President Trump made good on his threat to ban TikTok on Thursday, issuing an executive order that will bar the wildly popular video app‘s parent company, ByteDance, from conducting business transactions with other American companies beginning in 45 days.
A separate order bans business transactions involving WeChat, a popular communications and commerce app owned by the Chinese internet giant Tencent.
The orders come after the Trump administration deemed apps from Chinese software companies national security threats, warning that they could put American data in danger.
“This data collection threatens to allow the Chinese Communist Party access to Americans’ personal and proprietary information — potentially allowing China to track the locations of federal employees and contractors, build dossiers of personal information for blackmail, and conduct corporate espionage,” reads the text of the TikTok order.
TikTok has said it has not and will not give information to the Chinese government. TikTok said its U.S. user information is stored in the U.S. and backed up in Singapore.
The executive order is a blow to TikTok, which has achieved massive global growth as people looked for ways to be entertained at home during the COVID-19 pandemic. Music artists have used TikTok to promote their songs; talent agencies check out the videos for rising talent, and young video creators in L.A. have made tens of thousands of dollars each month through brand deals on TikTok.
TikTok is in the process of exploring a deal to sell its U.S. operations to Microsoft. Trump has said he is open to such a deal as long as some of the proceeds go to the U.S. Treasury, a condition that raises legal questions.
“There’s nothing specific that says you can do this,” said Will Delgado, a founding partner at DTO Law. “You do have a president that has a different type of mindset than kind of previous presidents and maybe it just hadn’t occurred to other presidents in the past.”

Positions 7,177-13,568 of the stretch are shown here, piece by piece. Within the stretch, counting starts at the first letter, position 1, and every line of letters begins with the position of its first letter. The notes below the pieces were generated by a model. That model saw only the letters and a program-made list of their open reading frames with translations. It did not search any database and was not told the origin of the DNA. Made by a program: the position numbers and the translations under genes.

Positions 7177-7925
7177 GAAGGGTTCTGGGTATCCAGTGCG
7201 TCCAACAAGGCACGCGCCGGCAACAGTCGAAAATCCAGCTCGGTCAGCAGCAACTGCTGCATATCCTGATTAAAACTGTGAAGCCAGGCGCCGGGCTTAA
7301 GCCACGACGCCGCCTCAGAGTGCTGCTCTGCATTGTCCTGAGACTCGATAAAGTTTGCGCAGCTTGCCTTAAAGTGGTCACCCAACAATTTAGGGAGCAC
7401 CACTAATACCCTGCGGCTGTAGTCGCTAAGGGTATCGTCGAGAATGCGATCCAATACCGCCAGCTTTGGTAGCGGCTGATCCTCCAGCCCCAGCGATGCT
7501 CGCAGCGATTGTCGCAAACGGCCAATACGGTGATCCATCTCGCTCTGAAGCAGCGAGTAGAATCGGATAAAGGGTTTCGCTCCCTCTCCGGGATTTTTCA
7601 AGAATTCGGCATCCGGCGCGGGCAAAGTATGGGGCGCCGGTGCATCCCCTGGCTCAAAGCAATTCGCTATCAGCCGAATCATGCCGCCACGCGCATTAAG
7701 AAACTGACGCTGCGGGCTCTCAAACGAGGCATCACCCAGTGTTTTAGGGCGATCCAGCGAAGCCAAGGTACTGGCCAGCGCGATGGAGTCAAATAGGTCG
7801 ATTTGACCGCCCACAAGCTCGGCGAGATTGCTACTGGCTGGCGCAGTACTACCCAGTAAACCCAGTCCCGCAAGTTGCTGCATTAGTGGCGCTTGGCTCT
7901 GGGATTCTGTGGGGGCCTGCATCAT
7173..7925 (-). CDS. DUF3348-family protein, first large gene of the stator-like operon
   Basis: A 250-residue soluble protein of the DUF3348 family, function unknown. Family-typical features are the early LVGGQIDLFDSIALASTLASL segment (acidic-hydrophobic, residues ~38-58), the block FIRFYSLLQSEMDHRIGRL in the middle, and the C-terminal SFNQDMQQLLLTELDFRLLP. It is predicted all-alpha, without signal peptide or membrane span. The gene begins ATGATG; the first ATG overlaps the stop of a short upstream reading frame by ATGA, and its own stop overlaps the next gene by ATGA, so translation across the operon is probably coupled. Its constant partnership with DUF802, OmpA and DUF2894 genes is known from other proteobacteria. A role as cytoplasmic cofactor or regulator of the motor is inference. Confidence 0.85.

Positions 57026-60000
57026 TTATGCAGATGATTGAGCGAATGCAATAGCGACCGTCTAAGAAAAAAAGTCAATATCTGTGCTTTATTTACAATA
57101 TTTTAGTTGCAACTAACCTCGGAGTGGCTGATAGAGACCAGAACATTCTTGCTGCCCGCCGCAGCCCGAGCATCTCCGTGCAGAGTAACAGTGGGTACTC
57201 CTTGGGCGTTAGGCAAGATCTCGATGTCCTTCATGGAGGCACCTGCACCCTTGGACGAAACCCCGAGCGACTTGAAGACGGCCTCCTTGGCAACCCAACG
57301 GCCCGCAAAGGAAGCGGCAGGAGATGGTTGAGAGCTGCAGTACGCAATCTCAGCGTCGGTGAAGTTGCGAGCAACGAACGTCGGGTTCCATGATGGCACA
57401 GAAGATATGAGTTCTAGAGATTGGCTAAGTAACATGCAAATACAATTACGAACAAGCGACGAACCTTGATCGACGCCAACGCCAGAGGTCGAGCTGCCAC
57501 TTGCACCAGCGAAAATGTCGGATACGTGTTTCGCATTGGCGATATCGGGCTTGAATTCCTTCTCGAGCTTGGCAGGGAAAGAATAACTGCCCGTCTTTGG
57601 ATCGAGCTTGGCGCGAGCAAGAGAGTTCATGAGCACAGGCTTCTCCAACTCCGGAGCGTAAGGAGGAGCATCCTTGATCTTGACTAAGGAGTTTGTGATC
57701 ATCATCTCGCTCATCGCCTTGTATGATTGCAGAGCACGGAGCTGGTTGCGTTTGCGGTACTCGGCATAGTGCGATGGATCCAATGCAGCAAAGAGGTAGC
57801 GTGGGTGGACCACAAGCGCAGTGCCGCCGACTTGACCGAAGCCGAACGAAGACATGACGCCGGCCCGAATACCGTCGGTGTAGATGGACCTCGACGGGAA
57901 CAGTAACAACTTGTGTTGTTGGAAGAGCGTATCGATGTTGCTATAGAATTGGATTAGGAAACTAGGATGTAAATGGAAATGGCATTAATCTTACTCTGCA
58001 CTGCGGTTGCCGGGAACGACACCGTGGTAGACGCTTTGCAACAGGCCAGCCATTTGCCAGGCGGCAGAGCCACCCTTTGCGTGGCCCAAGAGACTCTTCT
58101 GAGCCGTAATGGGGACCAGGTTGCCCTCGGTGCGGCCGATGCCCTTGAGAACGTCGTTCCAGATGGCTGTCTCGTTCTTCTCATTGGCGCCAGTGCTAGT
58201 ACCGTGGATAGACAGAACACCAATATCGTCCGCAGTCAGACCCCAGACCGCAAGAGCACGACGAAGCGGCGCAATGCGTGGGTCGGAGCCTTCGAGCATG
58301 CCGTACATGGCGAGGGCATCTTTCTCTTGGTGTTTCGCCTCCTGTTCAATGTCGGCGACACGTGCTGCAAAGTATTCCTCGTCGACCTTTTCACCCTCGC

The purchaser who would have legal standing to challenge such a requirement, in this case, has already signalled it may not. Microsoft in a statement Sunday said it is “committed to acquiring TikTok subject to a complete security review and providing proper economic benefits to the United States, including the United States Treasury.”
But if such a deal goes through, it could deter similar acquisitions in the future.
“One wonders about the chilling effect at a very practical level of what might happen in a future transaction if somebody is fearful of having to pay such a fee and they don’t want to. Might that discourage a transaction from … even coming up?” Delgado said.
TikTok employs about 1,500 people in the U.S. and plans to add 10,000 more over the next three years. Its largest U.S. office is in Culver City. The company did not immediately respond to a request for comment.
In addition to WeChat, Tencent owns stakes in video game publishers including Riot Games, Epic Games and Activision Blizzard. But the language of the WeChat order specifies “any transaction that is related to WeChat by any person, or with respect to any property, subject to the jurisdiction of the United States, with Tencent Holdings Ltd.,” suggesting it was written to exclude transactions involving Tencent’s video game portfolio. Spokespersons for the White House did not immediately respond to an email seeking clarification.